Through the dot-com bust, 9/11, the Iraq war, and the financial crisis, it was striking how consensus held, how elites kept circulating, how quickly populist movements collapsed or were co-opted, how Washington and Brussels consolidated power even when their projects failed. No new ideological movement, whether radical or reactionary, emerged to offer the alternative to liberalism that fascism and Marxism and throne-and-altar traditionalism once supplied. And no external adversary, whether Putinist or Islamist or Chinese, seemed to offer a better way than ours.Emergence is like that.
Here in the dying days of 2015, though, something seems to have shifted. For the first time in a generation, the theme of this year was the liberal order’s vulnerability, not its resilience. 2015 was a memento mori moment for our institutions — a year of cracks in the system, of crumbling firewalls, of reminders that all orders pass away.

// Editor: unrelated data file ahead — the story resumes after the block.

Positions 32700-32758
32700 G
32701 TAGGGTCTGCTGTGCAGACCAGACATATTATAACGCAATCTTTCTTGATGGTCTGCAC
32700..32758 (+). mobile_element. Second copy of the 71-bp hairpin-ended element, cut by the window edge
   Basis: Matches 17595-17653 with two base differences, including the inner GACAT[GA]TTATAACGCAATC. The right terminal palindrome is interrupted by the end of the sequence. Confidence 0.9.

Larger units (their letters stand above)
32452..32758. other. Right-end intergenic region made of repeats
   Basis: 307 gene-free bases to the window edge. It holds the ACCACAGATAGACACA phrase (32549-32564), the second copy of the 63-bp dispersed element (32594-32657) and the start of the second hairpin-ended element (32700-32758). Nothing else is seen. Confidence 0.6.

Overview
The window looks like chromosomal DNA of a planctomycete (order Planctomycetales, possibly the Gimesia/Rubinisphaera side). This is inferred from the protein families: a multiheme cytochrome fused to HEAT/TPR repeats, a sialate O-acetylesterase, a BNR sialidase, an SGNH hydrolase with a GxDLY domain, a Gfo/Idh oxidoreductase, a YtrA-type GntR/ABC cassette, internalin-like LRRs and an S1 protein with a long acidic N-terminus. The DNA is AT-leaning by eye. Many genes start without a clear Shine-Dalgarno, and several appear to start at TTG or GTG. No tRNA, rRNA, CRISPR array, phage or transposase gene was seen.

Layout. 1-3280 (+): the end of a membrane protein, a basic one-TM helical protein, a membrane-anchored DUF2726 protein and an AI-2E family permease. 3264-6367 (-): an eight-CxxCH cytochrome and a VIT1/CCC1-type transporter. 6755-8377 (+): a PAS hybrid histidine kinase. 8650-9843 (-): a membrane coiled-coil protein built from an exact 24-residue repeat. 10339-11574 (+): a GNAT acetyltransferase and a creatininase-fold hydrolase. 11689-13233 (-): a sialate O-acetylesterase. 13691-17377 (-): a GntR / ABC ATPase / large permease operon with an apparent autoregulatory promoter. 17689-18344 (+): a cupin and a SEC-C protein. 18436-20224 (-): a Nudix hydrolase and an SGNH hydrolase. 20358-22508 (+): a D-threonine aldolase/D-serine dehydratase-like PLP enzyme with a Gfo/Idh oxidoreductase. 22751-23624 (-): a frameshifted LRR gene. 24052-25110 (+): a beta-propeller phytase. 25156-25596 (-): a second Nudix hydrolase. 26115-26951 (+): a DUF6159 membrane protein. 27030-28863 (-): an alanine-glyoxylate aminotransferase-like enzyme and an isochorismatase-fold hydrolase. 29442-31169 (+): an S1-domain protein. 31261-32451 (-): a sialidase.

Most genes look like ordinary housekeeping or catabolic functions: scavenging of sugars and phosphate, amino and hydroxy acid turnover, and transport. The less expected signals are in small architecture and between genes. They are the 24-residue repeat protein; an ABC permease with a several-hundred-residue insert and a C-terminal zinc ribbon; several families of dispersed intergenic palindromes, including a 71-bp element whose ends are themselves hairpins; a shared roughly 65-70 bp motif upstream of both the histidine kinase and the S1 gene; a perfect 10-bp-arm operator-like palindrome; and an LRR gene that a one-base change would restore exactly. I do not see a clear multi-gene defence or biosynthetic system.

On the one hand, in political debate, it helps to have something substantive to replace something actually existing.
On the other, when the actually existing is broken, "we've always done it this way" ought elicit an immediate "look what that's brought you." Thus, Christopher Chantrill. "Get a clue, liberals. We are in the current mess because of you. Let me count the ways." And Marian Tupy at Reason elaborates, with charts. "The presidencies of George W. Bush and Barack H. Obama, it turns out, have been bad not only for our national fiscus, but also for such indicators of good government as control of corruption, government effectiveness and regulatory quality."